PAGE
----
10 December 2013

Medieval funeral poetry inscribed on an ostrich egg

Archaeologists have uncovered a 500-year-old ostrich egg covered in Arabic poetry. The verses mourn the death of a loved one.

The egg was found in the Red Sea port of Quseir, Egypt. In the fifteenth century, Quseir was a hub for trade between the Middle East and India, and a stop on the pilgrim route between North Africa and Mecca...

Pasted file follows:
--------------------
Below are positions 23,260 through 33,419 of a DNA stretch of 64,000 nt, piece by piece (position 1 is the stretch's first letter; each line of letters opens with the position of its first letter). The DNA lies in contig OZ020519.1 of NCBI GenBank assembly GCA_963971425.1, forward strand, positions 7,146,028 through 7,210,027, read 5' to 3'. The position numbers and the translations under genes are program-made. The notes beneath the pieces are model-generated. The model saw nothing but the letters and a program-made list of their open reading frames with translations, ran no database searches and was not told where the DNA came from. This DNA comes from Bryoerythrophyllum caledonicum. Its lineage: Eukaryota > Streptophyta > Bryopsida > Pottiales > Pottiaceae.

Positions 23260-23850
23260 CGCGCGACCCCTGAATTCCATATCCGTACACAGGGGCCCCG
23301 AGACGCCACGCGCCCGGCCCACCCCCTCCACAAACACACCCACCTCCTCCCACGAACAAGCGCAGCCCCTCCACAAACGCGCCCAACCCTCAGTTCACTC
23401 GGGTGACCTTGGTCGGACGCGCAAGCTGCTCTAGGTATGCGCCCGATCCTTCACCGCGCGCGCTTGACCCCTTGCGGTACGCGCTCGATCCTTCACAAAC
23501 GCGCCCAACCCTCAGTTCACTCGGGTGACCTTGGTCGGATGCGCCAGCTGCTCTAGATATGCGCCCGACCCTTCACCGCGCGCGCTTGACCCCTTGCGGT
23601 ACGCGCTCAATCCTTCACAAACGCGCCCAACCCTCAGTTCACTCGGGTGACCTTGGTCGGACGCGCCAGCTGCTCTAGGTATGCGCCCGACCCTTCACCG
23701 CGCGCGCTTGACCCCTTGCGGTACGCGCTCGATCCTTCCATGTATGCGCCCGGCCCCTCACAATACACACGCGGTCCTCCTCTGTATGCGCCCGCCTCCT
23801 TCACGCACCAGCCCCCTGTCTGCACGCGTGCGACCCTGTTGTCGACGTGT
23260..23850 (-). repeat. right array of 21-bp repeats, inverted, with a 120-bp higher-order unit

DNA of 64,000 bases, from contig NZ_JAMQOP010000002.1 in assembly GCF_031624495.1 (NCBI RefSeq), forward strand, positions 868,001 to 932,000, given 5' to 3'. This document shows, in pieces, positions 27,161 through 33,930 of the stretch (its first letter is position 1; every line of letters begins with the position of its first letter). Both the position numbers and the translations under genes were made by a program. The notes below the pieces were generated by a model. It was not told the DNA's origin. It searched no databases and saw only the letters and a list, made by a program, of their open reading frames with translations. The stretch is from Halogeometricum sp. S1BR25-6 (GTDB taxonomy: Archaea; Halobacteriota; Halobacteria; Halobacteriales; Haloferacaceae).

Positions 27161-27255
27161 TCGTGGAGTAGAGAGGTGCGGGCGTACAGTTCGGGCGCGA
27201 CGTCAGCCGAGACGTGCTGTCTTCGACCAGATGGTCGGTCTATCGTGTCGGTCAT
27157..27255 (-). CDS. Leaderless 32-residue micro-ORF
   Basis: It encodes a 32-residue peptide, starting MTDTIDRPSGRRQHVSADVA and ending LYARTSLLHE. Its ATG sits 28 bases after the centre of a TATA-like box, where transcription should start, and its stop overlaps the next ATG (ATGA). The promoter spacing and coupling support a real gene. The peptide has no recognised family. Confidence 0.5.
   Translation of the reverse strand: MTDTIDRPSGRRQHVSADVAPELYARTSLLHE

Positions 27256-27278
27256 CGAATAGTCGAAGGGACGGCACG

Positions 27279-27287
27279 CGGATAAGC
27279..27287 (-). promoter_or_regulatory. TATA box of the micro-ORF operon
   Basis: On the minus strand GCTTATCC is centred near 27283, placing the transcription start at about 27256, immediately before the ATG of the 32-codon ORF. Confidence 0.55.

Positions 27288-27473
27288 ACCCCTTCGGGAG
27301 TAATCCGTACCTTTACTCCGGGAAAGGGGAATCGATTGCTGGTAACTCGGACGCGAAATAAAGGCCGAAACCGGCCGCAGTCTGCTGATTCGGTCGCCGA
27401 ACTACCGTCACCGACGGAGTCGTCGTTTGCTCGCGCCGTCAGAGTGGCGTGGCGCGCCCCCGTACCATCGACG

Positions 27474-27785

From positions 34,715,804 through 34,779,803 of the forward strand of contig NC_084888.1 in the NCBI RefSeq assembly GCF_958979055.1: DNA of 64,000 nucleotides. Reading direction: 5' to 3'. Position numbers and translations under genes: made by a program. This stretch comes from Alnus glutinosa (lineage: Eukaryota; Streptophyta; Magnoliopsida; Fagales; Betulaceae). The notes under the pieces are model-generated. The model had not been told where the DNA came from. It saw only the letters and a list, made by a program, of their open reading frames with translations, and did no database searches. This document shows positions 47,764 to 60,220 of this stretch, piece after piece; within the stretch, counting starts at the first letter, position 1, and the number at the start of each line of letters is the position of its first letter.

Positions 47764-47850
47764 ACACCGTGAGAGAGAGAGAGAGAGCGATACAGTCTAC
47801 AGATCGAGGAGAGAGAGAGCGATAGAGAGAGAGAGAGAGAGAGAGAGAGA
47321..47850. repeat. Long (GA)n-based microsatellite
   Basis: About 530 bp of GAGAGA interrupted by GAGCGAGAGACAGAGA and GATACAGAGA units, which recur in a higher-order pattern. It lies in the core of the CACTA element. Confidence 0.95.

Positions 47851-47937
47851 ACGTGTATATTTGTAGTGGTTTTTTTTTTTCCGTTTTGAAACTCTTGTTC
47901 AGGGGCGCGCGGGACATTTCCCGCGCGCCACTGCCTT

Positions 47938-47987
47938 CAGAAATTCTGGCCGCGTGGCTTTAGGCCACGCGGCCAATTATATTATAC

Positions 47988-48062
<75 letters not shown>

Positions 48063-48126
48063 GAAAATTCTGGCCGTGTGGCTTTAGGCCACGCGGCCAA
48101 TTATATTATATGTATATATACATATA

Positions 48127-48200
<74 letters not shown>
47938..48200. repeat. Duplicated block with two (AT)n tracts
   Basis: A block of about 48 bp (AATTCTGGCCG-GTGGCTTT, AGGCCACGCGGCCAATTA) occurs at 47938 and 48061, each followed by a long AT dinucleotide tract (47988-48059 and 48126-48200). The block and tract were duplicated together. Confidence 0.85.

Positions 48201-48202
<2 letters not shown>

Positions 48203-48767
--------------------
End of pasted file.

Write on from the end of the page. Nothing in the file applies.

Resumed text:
The shell is covered with quotations from the Koran and poetry: "It describes the soul's journey from death to life," says historian Dionisius Agius, of the University of Leeds, who is analysing the text.

Eggs bearing Arabic writing are rare, although another was found in Quseir 20 years ago. The ancient Egyptians used ostrich eggs for perfume containers and drinking cups, and the country's Coptic Christians hung them as lanterns in their churches.
Photo and text from Nature, via Erik Kwakkel.

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